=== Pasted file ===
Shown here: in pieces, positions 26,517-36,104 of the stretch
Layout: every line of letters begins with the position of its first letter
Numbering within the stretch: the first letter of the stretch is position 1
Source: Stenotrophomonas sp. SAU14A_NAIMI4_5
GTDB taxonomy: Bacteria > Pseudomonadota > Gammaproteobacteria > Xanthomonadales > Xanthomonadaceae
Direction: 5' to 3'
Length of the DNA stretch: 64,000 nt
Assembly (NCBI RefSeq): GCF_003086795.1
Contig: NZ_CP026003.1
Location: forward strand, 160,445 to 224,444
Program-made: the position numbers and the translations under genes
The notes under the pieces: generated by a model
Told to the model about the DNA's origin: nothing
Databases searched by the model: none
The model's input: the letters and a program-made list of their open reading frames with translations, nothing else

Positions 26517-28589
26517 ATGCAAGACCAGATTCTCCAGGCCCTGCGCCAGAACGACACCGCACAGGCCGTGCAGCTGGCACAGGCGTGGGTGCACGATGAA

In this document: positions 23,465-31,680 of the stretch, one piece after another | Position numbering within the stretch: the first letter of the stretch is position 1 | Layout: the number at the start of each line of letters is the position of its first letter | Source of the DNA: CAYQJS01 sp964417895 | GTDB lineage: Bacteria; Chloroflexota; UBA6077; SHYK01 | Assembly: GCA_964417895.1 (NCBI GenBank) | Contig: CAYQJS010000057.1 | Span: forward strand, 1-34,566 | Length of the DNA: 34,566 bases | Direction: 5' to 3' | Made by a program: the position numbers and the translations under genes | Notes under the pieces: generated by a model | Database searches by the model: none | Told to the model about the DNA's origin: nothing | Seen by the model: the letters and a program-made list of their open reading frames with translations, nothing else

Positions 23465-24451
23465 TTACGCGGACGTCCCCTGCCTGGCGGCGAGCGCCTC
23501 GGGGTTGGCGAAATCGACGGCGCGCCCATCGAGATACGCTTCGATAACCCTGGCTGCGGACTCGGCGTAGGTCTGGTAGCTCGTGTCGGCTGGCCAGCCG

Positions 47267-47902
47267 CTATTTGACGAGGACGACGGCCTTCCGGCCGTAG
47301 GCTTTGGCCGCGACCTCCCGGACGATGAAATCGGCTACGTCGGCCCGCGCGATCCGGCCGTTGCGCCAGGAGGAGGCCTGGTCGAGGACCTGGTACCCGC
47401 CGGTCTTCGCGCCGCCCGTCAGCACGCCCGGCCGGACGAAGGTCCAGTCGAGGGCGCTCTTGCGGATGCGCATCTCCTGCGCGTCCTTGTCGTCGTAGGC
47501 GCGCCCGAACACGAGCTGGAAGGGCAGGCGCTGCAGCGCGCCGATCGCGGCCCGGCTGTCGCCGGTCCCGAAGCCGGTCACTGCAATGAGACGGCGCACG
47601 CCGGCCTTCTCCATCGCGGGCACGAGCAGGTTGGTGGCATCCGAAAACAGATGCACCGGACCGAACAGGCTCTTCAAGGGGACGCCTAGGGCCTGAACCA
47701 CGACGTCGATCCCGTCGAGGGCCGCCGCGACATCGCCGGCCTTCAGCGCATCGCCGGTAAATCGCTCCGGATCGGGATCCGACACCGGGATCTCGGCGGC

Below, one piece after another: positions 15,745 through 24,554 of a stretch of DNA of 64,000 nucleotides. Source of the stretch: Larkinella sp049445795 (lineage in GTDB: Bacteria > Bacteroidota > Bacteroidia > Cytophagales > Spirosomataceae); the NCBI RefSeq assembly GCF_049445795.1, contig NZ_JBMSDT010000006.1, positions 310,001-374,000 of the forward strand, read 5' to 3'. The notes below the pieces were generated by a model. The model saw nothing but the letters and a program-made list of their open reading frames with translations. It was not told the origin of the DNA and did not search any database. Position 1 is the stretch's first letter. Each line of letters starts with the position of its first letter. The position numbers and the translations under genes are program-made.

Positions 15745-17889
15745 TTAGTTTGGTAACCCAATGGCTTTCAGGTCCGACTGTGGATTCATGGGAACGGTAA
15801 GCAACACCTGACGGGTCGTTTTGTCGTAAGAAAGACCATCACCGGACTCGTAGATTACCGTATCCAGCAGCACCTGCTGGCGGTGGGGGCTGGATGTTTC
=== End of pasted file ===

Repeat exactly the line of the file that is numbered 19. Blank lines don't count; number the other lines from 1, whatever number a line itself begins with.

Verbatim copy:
Positions 23465-24451